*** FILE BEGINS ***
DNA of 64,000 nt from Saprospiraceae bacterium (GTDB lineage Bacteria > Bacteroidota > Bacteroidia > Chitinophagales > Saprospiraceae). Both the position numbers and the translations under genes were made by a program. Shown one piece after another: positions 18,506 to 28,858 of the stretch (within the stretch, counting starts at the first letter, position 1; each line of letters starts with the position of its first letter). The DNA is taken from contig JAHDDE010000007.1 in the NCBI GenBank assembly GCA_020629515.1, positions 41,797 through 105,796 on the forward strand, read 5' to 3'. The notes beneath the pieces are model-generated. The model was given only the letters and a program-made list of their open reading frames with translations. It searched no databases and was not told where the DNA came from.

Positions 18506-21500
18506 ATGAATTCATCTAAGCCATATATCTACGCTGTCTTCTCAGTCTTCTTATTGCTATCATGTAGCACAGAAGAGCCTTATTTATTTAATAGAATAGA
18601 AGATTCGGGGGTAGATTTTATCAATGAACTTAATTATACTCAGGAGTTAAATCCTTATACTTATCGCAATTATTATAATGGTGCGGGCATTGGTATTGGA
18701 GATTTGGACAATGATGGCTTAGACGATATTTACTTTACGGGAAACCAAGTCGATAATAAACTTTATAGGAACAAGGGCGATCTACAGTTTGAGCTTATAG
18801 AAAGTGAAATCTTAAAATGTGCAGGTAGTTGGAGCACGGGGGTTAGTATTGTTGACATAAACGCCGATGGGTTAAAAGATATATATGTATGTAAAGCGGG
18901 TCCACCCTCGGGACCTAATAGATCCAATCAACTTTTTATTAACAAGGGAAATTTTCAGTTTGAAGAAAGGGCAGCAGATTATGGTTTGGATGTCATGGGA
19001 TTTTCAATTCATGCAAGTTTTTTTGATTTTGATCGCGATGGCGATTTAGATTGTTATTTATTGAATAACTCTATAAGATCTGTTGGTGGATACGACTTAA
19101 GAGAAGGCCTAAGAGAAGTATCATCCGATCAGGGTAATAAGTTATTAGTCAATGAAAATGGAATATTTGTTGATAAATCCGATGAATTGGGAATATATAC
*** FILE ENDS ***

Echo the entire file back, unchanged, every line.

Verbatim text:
DNA of 64,000 nt from Saprospiraceae bacterium (GTDB lineage Bacteria > Bacteroidota > Bacteroidia > Chitinophagales > Saprospiraceae). Both the position numbers and the translations under genes were made by a program. Shown one piece after another: positions 18,506 to 28,858 of the stretch (within the stretch, counting starts at the first letter, position 1; each line of letters starts with the position of its first letter). The DNA is taken from contig JAHDDE010000007.1 in the NCBI GenBank assembly GCA_020629515.1, positions 41,797 through 105,796 on the forward strand, read 5' to 3'. The notes beneath the pieces are model-generated. The model was given only the letters and a program-made list of their open reading frames with translations. It searched no databases and was not told where the DNA came from.

Positions 18506-21500
18506 ATGAATTCATCTAAGCCATATATCTACGCTGTCTTCTCAGTCTTCTTATTGCTATCATGTAGCACAGAAGAGCCTTATTTATTTAATAGAATAGA
18601 AGATTCGGGGGTAGATTTTATCAATGAACTTAATTATACTCAGGAGTTAAATCCTTATACTTATCGCAATTATTATAATGGTGCGGGCATTGGTATTGGA
18701 GATTTGGACAATGATGGCTTAGACGATATTTACTTTACGGGAAACCAAGTCGATAATAAACTTTATAGGAACAAGGGCGATCTACAGTTTGAGCTTATAG
18801 AAAGTGAAATCTTAAAATGTGCAGGTAGTTGGAGCACGGGGGTTAGTATTGTTGACATAAACGCCGATGGGTTAAAAGATATATATGTATGTAAAGCGGG
18901 TCCACCCTCGGGACCTAATAGATCCAATCAACTTTTTATTAACAAGGGAAATTTTCAGTTTGAAGAAAGGGCAGCAGATTATGGTTTGGATGTCATGGGA
19001 TTTTCAATTCATGCAAGTTTTTTTGATTTTGATCGCGATGGCGATTTAGATTGTTATTTATTGAATAACTCTATAAGATCTGTTGGTGGATACGACTTAA
19101 GAGAAGGCCTAAGAGAAGTATCATCCGATCAGGGTAATAAGTTATTAGTCAATGAAAATGGAATATTTGTTGATAAATCCGATGAATTGGGAATATATAC